1) The much-reported impossibility of translating the great 19th-century Russian poets (Pushkin, Lermontov, a bunch of wonderful writers who my under-read ass doesn't know) makes sense when you think of those poets as translators, and their untranslatable poems therefore as translations. Pushkin's Eugene Onegin, which is my favorite book, presents a particularly striking example of this: translated into English (no matter how adeptly) it sounds unsurprising, like something we've read before. Il est plat, votre poet, as Flaubert told Turgenev. Which is perfectly understandable, since that's what EO is: a translation of Don Juan, not just into the language, but into the mood, place, spirit and character of Russia. In this way, it's closest analogue in English is probably something like the Rubiyat or Pound's Cathay or Logue's War Music: an original poem that gets its poetry from the fierce and loving annex of a foreign sensibility. Pushkin as master translator (better: genius as translator. Shakespeare, who dealt in Ovid, another perfect example. Or Chaucer, who is to my mind the closest English-language comparison to Pushkin).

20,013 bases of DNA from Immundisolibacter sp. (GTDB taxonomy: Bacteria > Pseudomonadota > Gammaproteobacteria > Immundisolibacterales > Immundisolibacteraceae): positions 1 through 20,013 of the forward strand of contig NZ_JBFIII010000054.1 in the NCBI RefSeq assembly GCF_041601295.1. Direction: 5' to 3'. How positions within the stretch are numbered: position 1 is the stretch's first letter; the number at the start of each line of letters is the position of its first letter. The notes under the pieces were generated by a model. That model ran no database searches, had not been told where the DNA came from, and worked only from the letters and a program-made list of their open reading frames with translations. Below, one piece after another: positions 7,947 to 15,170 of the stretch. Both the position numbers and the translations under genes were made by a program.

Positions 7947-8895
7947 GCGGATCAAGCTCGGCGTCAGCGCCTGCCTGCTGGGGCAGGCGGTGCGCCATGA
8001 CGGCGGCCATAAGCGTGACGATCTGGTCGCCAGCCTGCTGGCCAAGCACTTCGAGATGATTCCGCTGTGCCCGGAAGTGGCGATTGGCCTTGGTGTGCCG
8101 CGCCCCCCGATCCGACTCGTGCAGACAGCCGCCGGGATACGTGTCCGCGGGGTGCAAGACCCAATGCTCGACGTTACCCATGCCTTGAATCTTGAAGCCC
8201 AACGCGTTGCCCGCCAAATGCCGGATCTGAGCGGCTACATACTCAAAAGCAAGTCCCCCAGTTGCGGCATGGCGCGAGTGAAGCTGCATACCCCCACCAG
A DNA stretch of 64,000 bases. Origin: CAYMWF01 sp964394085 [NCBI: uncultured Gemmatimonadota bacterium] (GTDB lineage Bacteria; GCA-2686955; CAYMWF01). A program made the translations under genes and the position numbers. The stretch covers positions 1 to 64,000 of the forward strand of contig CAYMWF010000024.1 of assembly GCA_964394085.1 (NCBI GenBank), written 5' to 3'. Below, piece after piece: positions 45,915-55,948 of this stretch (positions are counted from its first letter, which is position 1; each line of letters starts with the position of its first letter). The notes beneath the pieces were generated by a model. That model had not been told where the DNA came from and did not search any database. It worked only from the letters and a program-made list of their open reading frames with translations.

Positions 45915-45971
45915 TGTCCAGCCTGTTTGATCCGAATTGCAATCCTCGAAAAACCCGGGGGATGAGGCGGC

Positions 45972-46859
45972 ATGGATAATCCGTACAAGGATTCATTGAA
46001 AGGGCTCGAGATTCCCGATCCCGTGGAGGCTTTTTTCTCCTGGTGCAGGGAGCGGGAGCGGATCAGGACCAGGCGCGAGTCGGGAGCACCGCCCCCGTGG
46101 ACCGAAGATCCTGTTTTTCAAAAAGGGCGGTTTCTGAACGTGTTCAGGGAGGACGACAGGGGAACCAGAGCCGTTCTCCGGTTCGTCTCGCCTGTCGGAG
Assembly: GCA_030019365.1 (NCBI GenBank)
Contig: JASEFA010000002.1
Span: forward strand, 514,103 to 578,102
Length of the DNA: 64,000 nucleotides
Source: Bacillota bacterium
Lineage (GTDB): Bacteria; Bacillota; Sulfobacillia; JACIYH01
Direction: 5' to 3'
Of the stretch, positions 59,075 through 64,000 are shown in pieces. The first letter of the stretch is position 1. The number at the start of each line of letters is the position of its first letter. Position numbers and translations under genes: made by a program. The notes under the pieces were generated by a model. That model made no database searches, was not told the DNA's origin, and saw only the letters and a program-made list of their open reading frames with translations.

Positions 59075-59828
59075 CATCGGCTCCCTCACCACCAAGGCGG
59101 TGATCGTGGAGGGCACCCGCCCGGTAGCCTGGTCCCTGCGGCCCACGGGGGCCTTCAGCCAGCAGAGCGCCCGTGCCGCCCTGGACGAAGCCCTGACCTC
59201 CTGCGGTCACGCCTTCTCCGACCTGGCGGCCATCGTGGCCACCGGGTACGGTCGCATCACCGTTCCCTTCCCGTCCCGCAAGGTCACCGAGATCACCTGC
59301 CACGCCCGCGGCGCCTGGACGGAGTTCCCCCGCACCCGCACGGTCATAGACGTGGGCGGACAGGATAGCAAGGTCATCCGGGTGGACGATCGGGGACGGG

2) For a long time, I thought it would be interesting to write about the problem of film adaptations (Lord of the Rings or Spider Man, or the forthcoming Lord of the Spider Ring Lantern Vampires), which seem to me to succeed or fail insofar as they have the balls and vision to depart creatively from their source material. But then I realized that movies, like plays, are themselves already adaptations of a pre-existing text. Interesting, no? So, if we agree that the problems of adaptation and the problems of translation can throw at least a little light on one another, we should therefore also admit that movies are particularly useful things for a translator to study. The need for more books or records that show us this process happening. Documentaries? X on X-type collections of interviews?